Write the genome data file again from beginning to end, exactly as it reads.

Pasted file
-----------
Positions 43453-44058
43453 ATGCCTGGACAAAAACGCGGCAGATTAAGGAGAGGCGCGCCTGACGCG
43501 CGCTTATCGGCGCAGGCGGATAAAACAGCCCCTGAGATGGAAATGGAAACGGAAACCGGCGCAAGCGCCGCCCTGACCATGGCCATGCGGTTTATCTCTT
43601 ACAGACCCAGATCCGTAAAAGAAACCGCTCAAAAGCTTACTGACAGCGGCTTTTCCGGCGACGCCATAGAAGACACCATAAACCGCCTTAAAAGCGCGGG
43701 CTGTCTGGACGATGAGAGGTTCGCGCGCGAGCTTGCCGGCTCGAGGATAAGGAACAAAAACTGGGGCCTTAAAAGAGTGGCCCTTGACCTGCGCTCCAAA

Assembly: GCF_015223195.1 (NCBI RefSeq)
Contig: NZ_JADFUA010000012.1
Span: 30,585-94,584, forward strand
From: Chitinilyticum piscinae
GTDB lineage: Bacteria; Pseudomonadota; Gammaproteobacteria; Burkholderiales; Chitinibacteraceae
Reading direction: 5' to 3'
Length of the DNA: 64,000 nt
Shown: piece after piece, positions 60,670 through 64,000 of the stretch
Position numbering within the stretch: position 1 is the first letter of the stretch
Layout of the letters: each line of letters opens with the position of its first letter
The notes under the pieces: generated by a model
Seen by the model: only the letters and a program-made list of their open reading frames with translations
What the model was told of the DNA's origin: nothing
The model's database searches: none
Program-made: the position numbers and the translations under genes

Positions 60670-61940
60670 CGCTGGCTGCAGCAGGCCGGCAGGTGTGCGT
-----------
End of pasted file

Positions 43453-44058
43453 ATGCCTGGACAAAAACGCGGCAGATTAAGGAGAGGCGCGCCTGACGCG
43501 CGCTTATCGGCGCAGGCGGATAAAACAGCCCCTGAGATGGAAATGGAAACGGAAACCGGCGCAAGCGCCGCCCTGACCATGGCCATGCGGTTTATCTCTT
43601 ACAGACCCAGATCCGTAAAAGAAACCGCTCAAAAGCTTACTGACAGCGGCTTTTCCGGCGACGCCATAGAAGACACCATAAACCGCCTTAAAAGCGCGGG
43701 CTGTCTGGACGATGAGAGGTTCGCGCGCGAGCTTGCCGGCTCGAGGATAAGGAACAAAAACTGGGGCCTTAAAAGAGTGGCCCTTGACCTGCGCTCCAAA

Assembly: GCF_015223195.1 (NCBI RefSeq)
Contig: NZ_JADFUA010000012.1
Span: 30,585-94,584, forward strand
From: Chitinilyticum piscinae
GTDB lineage: Bacteria; Pseudomonadota; Gammaproteobacteria; Burkholderiales; Chitinibacteraceae
Reading direction: 5' to 3'
Length of the DNA: 64,000 nt
Shown: piece after piece, positions 60,670 through 64,000 of the stretch
Position numbering within the stretch: position 1 is the first letter of the stretch
Layout of the letters: each line of letters opens with the position of its first letter
The notes under the pieces: generated by a model
Seen by the model: only the letters and a program-made list of their open reading frames with translations
What the model was told of the DNA's origin: nothing
The model's database searches: none
Program-made: the position numbers and the translations under genes

Positions 60670-61940
60670 CGCTGGCTGCAGCAGGCCGGCAGGTGTGCGT